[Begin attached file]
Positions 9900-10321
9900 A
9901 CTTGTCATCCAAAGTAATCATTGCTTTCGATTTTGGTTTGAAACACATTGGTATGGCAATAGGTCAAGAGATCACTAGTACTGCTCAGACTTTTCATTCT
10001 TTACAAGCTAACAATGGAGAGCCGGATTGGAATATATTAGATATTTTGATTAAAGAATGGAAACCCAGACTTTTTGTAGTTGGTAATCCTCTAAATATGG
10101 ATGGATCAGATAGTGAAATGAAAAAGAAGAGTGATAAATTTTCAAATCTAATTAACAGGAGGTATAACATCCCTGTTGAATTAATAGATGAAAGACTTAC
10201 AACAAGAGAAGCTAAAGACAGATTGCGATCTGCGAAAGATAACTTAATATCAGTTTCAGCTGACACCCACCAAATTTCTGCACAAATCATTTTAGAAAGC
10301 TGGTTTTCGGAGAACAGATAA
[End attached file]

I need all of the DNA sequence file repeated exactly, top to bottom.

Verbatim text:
Positions 9900-10321
9900 A
9901 CTTGTCATCCAAAGTAATCATTGCTTTCGATTTTGGTTTGAAACACATTGGTATGGCAATAGGTCAAGAGATCACTAGTACTGCTCAGACTTTTCATTCT
10001 TTACAAGCTAACAATGGAGAGCCGGATTGGAATATATTAGATATTTTGATTAAAGAATGGAAACCCAGACTTTTTGTAGTTGGTAATCCTCTAAATATGG
10101 ATGGATCAGATAGTGAAATGAAAAAGAAGAGTGATAAATTTTCAAATCTAATTAACAGGAGGTATAACATCCCTGTTGAATTAATAGATGAAAGACTTAC
10201 AACAAGAGAAGCTAAAGACAGATTGCGATCTGCGAAAGATAACTTAATATCAGTTTCAGCTGACACCCACCAAATTTCTGCACAAATCATTTTAGAAAGC
10301 TGGTTTTCGGAGAACAGATAA